The European Commission is today hosting a public forum on its Level 2 implementing measures for Solvency II, the new Europe-wide regulatory regime for insurance companies. The details were compiled following advice from the Committee on European Insurance and Occupational Pensions Supervisors (CEIOPS)  and in consultation with industry and professional stakeholders. Whilst aimed at insurers rather than pension funds, the regulations could have a significant impact on the annuities market, a key component of the UK pensions system.
The regulations have been designed to avoid a future Equitable Life, though undoubtedly have been given impetus by the recent financial crisis. The single market had already led to the emergence of a cross-border market in some insurance products in Europe – for example variable annuity products. Solvency II is aimed at developing a common regulatory standard for this fully-fledged single European market for insurance. In fact, many EEA countries had already started moving towards convergence with something similar to Solvency II – not least the UK.
However since the 2008 global financial crisis, capital requirements proposed by Solvency II have become a good deal more onerous. This is despite the fact that the insurance industry has not been affected in the same way as banks by the financial crisis, and claim not to represent a systemic risk threat to the same extent .
The main pillar of Solvency II is a new standard capital requirement, based on a value-at-risk measure calibrated to a 99.5 confidence level at a 1 year time horizon. In other words, insurers will essentially be required to hold enough capital so that they could meet their liabilities even if they experience a financial calamity which has only a 1 in 200 chance of occurring, in any given year.
Although large insurers often aim to hold capital at or above this level in seeking the approval of credit rating agencies, the Association of British Insurers has criticised CEIOPS’ proposals, arguing that they undermine the social and economic value of insurance products . Solvency II is supposed to protect insurance policy holders against risks taken by insurance companies. Yet more conservative approaches to risk can, on a system-wide basis, easily make insurance products like annuities more expensive . Lower annuity rates will lead to lower incomes in retirement for future retirees, or could lead to more people taking risks with their retirement income by rejecting the insurance cover inherent in annuity contracts. In the longer term, a regulatory-driven fall in annuity rates could further inhibit saving for retirement. Although the full implications of Solvency II are unclear, Axa has already withdrawn from the enhanced annuities market as a result .
There have been some signs of a lack of consensus between EEA member states. During the final negotiations over the Solvency II directive 12 months ago, the French government successfully introduced a lower ‘equity stress test’ (around 22% rather than the 40% preferred by many other countries). France faced accusations of protectionism as a result, but it is important to keep in mind that the pensions industries in different EU counties often diverge significantly – for instance, equity based savings products are becoming more popular as retirement savings vehicles in France, and would have been more affected by the stress test. Similarly, the UK has belatedly sought to rescue ‘liquidity premiums’ whereby (under current FSA rules) firms can hold lower levels of reserves if investing in more illiquid assets such as corporate bonds. This is important to the annuity sector in the UK, but opposed by many other EEA countries who saw this as a UK issue, perhaps because those countries do not have private sector annuity markets as we do in the UK.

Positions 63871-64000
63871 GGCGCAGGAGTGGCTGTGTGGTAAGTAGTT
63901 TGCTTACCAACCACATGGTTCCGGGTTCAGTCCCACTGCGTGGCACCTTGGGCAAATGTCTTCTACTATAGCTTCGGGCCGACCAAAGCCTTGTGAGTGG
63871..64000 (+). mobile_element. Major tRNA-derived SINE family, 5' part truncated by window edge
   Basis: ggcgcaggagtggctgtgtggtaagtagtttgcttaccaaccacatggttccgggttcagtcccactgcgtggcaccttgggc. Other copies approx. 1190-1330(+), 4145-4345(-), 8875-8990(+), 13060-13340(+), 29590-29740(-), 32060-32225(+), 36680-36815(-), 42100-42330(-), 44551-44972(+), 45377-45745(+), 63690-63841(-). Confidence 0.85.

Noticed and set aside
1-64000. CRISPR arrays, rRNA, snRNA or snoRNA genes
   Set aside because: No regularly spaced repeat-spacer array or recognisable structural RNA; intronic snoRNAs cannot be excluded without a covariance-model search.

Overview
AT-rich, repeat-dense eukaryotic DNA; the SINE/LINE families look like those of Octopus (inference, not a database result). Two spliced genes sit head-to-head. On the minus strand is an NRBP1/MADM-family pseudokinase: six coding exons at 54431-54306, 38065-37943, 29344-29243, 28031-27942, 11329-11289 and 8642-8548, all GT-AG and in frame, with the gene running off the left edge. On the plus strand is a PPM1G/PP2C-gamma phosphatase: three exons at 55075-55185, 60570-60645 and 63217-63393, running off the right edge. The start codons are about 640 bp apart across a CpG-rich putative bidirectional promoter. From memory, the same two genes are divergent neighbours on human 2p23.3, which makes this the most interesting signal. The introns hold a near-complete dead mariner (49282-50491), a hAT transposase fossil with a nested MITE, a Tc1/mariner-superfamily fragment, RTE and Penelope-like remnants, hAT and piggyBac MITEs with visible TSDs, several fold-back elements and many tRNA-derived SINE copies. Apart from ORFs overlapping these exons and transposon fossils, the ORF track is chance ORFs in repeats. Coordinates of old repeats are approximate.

Overall, there are significant questions still to be answered in the design and implementation of Solvency II, and from this summer an EEA wide Quantitative Impact Study (QIS-5) is taking place to assess the solvency implication on the EEA insurance industry. This will be the first QIS since the global financial crisis and the strengthening of the Solvency II capital requirement so the results (due in 12 months) will be eagerly awaited.
While governments are surely right to seek to maintain financial stability, if in doing so they make annuities and other long term savings products more expensive, it will leave future pensioners worse off. This is a crucial issue given that NEST and the shift to defined contribution pensions more generally will expose more and more people to the annuity market (also, it means today’s savers would in practice be subsidising current annuitants who have already fixed their annuity rates).
While stronger capital requirements mean that Governments won’t have to bail out firms over-exposed to risk, they may be left bailing out future generations of retirees who run out of money in retirement or whose annuity simply doesn’t provide an adequate income.
1. See www.ceiops.org.
2. See http://www.commercialriskeurope.com/cre/93/67/AIRMIC-warns-Commission-Solvency-II-out-of-all-proportion.
3. See http://www.citywire.co.uk/adviser/-/news/regulation-training-and-competence/content.aspx?ID=389073.
4. E Cannon and I Tonks (2009) Money’s Worth of Pension Annuities, available at http://research.dwp.gov.uk/asd/asd5/rports2009-2010/rrep563.pdf.
5. See http://www.citywire.co.uk/adviser/-/news/pensions/content.aspx?ID=377868.